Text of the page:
> not against that, as it would make it easier for systems that
> understand 5147  (open question as to whether there are any!) to also
> process the Selector.
> And the open question as to how to distinguish the meaning of the
> fragment of course still exists! Should it be via (many) classes, and
> if not ... how?
> > So don't worry, there is enough work for all of us, even if we work
> together
> > on this and share it.
> Absolutely :)
> Rob
In general, I think what you call 'semantics of  is of interest for us. In
terms of syntax, personally, I don't like the idea of stuffing the long
list of possible details in URIs just for the sake of being brief. The
Media Fragments have been kept reasonably simple and, for what we needed to
do, we have been suggested by one of the initiators of that effort to go a
different way. What you are doing seems out of specs and one of the goals
of this group is to consider standards when they become available.

Making up random URIs and defining them in some arbitrary way locally is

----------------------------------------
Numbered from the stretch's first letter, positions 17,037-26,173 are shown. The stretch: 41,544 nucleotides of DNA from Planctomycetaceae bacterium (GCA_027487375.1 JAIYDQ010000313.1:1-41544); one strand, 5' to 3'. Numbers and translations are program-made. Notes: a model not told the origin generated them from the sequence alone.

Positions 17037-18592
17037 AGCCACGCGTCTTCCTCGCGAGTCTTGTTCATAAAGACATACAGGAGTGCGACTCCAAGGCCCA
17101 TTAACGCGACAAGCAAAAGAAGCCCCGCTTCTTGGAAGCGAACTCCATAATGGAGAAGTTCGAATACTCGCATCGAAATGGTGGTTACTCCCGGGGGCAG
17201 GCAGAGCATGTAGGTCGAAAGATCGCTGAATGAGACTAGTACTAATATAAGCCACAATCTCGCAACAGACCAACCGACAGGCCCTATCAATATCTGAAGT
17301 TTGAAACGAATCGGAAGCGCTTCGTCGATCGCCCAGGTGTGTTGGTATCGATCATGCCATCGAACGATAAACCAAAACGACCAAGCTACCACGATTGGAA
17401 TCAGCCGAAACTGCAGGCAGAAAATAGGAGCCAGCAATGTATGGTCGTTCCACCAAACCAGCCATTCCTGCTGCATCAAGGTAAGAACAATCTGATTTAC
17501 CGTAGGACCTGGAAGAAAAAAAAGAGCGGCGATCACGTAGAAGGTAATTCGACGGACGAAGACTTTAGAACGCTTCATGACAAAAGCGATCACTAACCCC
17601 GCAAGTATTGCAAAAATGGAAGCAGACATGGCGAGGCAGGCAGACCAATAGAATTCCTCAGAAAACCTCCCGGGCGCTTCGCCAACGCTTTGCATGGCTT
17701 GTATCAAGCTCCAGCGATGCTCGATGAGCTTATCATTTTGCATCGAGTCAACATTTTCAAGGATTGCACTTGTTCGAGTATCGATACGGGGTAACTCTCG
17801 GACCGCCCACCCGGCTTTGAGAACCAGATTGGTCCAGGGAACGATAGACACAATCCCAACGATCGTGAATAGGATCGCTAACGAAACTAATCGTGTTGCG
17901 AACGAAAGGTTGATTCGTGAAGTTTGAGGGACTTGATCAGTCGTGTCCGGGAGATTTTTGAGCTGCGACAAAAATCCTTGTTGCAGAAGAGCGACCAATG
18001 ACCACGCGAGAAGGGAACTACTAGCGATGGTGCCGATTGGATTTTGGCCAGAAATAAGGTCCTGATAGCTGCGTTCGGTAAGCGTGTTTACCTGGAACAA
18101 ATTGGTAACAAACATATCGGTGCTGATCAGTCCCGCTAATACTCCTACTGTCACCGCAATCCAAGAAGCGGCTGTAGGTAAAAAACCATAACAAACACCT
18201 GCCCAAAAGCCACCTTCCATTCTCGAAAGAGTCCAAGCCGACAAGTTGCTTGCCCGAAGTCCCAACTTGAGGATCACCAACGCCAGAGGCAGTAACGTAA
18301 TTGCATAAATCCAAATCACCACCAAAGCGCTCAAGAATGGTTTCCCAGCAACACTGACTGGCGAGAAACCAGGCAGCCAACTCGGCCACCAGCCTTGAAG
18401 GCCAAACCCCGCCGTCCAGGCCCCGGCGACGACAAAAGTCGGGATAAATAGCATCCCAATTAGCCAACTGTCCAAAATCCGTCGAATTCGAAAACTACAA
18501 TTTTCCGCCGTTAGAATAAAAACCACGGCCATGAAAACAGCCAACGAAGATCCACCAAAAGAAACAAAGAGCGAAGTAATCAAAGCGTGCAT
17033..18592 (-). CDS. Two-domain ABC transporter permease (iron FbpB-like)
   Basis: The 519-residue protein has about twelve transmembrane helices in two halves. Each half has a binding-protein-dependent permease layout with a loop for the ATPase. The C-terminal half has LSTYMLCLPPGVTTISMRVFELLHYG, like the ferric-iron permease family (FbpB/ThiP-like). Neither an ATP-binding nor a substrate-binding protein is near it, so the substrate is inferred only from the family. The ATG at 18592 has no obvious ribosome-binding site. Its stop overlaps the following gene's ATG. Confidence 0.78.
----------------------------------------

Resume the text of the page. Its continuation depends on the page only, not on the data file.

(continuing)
perfectly consistent with the RDF specs, because strings in RDF that look
like URIs are not required to mean what the same string means according to
the URI spec. But, in your case, I am not sure on how do you deal with any
divergence in meaning depending on context. And on how you can control what
one gets from http://www.w3.org/DesignIssues/LinkedData.html. But again,
for feedback on those topics you should probably write to www-tag@w3.org,
which is the place where I believe things like that get properly discussed.

Received on Monday, 13 August 2012 12:57:55 UTC